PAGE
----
Due (presumably) to a problem with a puppet change and incompatibilities between puppet versions, the server hosting lists.wikimedia.org crashed. This resulted in a corruption of the mailman files, which required restoring from the backup. This, again, caused the root partition of the server to exhaust all inodes and to become unable to write to disk. As a result, mailing lists were unavailable for about 16 hours.
- 14:26 The change is merged into the puppet repository
- 14:29 Amongst a lot of puppet failures, nescio goes down. Later inspection shows it died while applying the puppet catalog
- 14:30 Sodium goes down as well; later inspection will show it died while applying the puppet catalog. Sodium and nescio both still run puppet 2.7 as they're on an elder distribution. This resulted in the generation of a file called /etc/init/.conf and possibly in an attempted execution of the script via upstart. We are still not 100% sure this is the reason of the crash, though.
- 14:33 Sodium is rebooted, all checks on icinga are green.
- 16:57 Someone notices lists.wikimedia.org is not working and reports that to us
- 17:05 Mailman is started on sodium manually (see Server_admin_log). Upon restart, it is found that the crash corrupted the config files for a few lists. The configs are recovered from the backups.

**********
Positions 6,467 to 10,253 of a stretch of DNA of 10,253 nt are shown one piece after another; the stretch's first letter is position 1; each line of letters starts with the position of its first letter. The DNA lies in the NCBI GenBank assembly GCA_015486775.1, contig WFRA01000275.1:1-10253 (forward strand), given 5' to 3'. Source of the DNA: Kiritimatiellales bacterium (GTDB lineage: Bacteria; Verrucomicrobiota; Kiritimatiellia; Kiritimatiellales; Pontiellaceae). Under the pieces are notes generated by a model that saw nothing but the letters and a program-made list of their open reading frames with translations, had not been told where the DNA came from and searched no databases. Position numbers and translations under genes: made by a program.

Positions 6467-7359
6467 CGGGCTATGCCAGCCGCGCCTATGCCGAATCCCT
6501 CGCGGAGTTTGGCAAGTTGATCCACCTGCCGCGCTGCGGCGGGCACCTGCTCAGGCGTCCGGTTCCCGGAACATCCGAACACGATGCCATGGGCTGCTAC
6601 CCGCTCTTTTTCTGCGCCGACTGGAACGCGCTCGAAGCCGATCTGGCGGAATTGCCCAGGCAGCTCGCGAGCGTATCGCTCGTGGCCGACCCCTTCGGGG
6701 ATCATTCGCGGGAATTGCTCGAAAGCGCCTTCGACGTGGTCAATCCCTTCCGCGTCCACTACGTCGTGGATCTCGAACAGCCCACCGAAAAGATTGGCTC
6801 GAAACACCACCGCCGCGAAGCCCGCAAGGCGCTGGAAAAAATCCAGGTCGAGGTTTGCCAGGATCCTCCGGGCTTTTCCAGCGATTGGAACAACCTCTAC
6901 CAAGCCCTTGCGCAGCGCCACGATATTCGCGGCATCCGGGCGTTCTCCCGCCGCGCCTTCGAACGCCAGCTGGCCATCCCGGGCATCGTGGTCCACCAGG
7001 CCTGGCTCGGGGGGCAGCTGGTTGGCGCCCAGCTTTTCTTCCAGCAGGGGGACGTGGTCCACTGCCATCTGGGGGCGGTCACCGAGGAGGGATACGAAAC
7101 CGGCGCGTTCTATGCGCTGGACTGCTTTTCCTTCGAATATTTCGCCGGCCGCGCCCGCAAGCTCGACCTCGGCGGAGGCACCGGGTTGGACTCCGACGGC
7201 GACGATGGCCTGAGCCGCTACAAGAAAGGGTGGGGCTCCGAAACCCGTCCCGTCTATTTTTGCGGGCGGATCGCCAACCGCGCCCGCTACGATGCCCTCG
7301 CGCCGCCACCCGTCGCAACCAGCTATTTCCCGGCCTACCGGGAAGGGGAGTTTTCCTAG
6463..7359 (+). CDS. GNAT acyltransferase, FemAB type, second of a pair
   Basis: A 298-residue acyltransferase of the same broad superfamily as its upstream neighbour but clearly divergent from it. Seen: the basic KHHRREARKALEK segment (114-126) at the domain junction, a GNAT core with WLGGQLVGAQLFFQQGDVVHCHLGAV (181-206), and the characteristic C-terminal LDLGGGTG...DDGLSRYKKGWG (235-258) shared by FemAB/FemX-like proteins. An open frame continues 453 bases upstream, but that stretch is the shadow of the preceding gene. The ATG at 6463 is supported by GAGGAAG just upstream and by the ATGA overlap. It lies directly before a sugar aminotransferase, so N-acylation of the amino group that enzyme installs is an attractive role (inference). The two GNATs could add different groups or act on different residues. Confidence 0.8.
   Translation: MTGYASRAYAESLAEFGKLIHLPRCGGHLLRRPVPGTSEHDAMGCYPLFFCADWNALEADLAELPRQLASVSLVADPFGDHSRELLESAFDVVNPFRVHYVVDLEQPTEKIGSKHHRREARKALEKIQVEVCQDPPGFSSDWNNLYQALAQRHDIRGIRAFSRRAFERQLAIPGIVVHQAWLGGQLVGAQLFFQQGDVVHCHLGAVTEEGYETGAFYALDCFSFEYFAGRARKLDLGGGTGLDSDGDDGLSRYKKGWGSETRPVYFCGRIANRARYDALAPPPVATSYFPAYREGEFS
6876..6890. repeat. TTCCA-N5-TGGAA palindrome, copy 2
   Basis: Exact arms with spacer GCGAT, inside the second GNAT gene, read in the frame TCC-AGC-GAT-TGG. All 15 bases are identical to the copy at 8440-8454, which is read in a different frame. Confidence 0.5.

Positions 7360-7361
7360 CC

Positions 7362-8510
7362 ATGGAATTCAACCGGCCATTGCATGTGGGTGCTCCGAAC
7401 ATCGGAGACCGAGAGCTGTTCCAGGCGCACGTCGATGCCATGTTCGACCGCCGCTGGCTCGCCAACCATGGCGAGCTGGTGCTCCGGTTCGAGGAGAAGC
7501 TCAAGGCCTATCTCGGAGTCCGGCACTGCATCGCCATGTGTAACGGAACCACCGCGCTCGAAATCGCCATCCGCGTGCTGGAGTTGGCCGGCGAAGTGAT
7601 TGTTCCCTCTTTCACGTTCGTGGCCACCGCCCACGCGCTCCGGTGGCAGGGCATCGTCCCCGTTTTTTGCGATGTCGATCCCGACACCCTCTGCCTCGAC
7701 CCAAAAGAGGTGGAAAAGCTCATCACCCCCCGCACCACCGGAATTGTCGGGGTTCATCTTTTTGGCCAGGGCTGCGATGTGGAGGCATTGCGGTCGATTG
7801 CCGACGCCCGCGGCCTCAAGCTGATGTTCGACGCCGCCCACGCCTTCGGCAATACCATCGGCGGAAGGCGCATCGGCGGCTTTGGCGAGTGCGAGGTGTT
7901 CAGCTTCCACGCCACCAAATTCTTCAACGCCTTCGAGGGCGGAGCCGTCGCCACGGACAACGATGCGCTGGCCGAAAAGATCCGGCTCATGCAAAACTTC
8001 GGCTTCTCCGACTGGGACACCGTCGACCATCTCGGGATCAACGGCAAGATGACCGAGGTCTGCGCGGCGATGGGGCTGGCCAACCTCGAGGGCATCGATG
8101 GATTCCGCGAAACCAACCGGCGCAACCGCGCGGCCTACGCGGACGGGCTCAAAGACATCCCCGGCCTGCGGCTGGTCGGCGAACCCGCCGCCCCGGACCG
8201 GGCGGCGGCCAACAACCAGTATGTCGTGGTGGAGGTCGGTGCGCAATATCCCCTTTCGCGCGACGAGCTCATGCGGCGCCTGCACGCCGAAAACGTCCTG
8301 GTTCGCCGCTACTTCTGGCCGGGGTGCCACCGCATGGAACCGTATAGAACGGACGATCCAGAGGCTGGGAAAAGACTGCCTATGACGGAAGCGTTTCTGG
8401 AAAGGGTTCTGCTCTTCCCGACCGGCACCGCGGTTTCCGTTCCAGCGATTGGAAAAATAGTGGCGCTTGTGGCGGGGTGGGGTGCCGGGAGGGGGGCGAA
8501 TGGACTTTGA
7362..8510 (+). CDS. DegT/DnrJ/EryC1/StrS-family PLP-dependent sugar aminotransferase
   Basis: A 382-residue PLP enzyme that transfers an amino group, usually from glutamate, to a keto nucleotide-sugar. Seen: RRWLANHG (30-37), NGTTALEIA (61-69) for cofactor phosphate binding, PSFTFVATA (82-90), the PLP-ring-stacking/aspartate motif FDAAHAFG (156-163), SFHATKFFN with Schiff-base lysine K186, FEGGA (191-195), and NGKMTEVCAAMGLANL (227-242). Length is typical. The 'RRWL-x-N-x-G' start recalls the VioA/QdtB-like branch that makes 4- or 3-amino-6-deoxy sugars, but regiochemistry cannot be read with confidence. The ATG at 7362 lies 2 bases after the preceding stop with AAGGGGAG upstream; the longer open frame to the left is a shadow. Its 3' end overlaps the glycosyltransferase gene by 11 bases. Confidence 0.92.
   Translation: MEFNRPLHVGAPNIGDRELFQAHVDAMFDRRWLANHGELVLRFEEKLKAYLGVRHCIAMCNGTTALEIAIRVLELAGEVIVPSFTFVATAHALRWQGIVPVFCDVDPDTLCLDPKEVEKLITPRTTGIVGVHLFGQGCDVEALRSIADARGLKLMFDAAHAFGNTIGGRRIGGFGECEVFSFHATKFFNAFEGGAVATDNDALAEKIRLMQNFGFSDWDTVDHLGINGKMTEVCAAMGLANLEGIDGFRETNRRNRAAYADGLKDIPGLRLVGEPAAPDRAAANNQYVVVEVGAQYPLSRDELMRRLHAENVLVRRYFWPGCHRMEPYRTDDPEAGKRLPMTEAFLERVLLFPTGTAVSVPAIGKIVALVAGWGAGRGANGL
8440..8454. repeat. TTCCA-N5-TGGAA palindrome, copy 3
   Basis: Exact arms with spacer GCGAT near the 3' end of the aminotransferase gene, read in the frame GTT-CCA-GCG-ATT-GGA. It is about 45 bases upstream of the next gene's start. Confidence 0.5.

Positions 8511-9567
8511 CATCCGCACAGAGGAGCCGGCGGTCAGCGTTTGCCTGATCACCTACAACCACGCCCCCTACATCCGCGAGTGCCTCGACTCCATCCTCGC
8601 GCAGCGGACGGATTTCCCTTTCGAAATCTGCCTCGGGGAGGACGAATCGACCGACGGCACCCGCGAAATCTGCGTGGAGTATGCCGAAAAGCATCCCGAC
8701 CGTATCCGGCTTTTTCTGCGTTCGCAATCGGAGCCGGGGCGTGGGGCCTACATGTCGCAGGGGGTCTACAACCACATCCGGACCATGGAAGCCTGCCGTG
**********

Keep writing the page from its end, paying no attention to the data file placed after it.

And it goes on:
- 19:03 Files have been restored from backup, mailman is started again and starts to serve mailing lists again.
- 19:39 Due to the large amount of files recovered from backup and some mail lying in the input queue, the root filesystem of sodium exhausted its inodes, thus practically preventing any correct functionality for sodium
- 23:29 Puppet failures trigger an icinga alarm for puppet failing runs
- 06:55 One member of the ops team is notified in IRC that mailman is still not sending emails.
- 07:11 After a first inspection and some cleanup, email start being sent again out. Contrary to what I originally reported, no email accepted by the system should have been lost, but the queue of messages to send is large, and as soon as the mailserver starts accepting mail again, most of the messages sent in the last few hours get submitted again, thus creating a large queue.
- 07:22 After removing the stale backup files, we decide to perform one more restart of mailman
- 08:50 Before realizing the queue of outgoing messages includes more than 10K messages, we try to understand why messages apparently continue not to flow through.
- 13:30 As of now, 2600 outgoing emails are still in the queue, which is slowly getting to zero.
This episode showed a few things we should improve our monitoring of both lists and disk, and that we're better off with all servers on an uniform platform (distribution/puppet/etc). The impact of this was that internally managed mailing lists were down for about 16 hours.